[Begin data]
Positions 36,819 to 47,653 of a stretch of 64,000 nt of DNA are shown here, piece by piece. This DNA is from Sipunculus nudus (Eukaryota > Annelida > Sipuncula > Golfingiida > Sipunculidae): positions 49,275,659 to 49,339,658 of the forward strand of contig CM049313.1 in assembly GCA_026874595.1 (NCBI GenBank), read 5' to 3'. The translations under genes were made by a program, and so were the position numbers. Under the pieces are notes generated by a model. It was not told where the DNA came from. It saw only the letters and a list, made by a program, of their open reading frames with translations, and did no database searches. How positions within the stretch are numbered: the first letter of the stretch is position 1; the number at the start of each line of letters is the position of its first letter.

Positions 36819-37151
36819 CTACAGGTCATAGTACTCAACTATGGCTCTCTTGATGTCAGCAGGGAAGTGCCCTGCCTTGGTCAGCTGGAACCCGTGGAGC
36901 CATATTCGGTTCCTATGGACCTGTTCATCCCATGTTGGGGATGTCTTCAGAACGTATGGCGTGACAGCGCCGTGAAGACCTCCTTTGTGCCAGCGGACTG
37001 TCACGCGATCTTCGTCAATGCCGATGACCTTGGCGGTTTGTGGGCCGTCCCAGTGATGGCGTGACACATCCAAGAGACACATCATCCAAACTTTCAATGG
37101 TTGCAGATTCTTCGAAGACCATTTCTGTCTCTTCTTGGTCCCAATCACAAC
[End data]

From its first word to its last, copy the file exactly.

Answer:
Positions 36,819 to 47,653 of a stretch of 64,000 nt of DNA are shown here, piece by piece. This DNA is from Sipunculus nudus (Eukaryota > Annelida > Sipuncula > Golfingiida > Sipunculidae): positions 49,275,659 to 49,339,658 of the forward strand of contig CM049313.1 in assembly GCA_026874595.1 (NCBI GenBank), read 5' to 3'. The translations under genes were made by a program, and so were the position numbers. Under the pieces are notes generated by a model. It was not told where the DNA came from. It saw only the letters and a list, made by a program, of their open reading frames with translations, and did no database searches. How positions within the stretch are numbered: the first letter of the stretch is position 1; the number at the start of each line of letters is the position of its first letter.

Positions 36819-37151
36819 CTACAGGTCATAGTACTCAACTATGGCTCTCTTGATGTCAGCAGGGAAGTGCCCTGCCTTGGTCAGCTGGAACCCGTGGAGC
36901 CATATTCGGTTCCTATGGACCTGTTCATCCCATGTTGGGGATGTCTTCAGAACGTATGGCGTGACAGCGCCGTGAAGACCTCCTTTGTGCCAGCGGACTG
37001 TCACGCGATCTTCGTCAATGCCGATGACCTTGGCGGTTTGTGGGCCGTCCCAGTGATGGCGTGACACATCCAAGAGACACATCATCCAAACTTTCAATGG
37101 TTGCAGATTCTTCGAAGACCATTTCTGTCTCTTCTTGGTCCCAATCACAAC